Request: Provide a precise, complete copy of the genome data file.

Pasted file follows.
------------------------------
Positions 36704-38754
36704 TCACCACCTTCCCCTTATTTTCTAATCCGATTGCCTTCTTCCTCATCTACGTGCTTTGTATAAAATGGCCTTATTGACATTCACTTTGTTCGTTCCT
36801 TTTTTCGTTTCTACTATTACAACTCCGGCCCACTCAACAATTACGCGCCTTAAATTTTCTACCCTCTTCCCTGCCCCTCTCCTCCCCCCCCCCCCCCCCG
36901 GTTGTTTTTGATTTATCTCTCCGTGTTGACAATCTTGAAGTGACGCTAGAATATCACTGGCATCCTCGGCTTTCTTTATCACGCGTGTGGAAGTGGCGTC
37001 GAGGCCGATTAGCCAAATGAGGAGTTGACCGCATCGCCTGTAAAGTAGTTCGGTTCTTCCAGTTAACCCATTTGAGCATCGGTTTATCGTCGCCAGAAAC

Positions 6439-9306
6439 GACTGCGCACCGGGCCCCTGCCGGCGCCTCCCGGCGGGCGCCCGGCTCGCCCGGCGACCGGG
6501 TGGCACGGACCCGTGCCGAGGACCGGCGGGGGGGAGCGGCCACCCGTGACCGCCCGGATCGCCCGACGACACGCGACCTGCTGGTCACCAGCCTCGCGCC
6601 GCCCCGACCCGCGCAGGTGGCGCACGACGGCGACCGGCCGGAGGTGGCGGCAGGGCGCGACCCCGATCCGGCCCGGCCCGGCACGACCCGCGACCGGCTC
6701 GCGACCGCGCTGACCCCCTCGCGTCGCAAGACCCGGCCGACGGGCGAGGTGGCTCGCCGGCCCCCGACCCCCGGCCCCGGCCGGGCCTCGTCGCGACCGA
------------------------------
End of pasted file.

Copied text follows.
Positions 36704-38754
36704 TCACCACCTTCCCCTTATTTTCTAATCCGATTGCCTTCTTCCTCATCTACGTGCTTTGTATAAAATGGCCTTATTGACATTCACTTTGTTCGTTCCT
36801 TTTTTCGTTTCTACTATTACAACTCCGGCCCACTCAACAATTACGCGCCTTAAATTTTCTACCCTCTTCCCTGCCCCTCTCCTCCCCCCCCCCCCCCCCG
36901 GTTGTTTTTGATTTATCTCTCCGTGTTGACAATCTTGAAGTGACGCTAGAATATCACTGGCATCCTCGGCTTTCTTTATCACGCGTGTGGAAGTGGCGTC
37001 GAGGCCGATTAGCCAAATGAGGAGTTGACCGCATCGCCTGTAAAGTAGTTCGGTTCTTCCAGTTAACCCATTTGAGCATCGGTTTATCGTCGCCAGAAAC

Positions 6439-9306
6439 GACTGCGCACCGGGCCCCTGCCGGCGCCTCCCGGCGGGCGCCCGGCTCGCCCGGCGACCGGG
6501 TGGCACGGACCCGTGCCGAGGACCGGCGGGGGGGAGCGGCCACCCGTGACCGCCCGGATCGCCCGACGACACGCGACCTGCTGGTCACCAGCCTCGCGCC
6601 GCCCCGACCCGCGCAGGTGGCGCACGACGGCGACCGGCCGGAGGTGGCGGCAGGGCGCGACCCCGATCCGGCCCGGCCCGGCACGACCCGCGACCGGCTC
6701 GCGACCGCGCTGACCCCCTCGCGTCGCAAGACCCGGCCGACGGGCGAGGTGGCTCGCCGGCCCCCGACCCCCGGCCCCGGCCGGGCCTCGTCGCGACCGA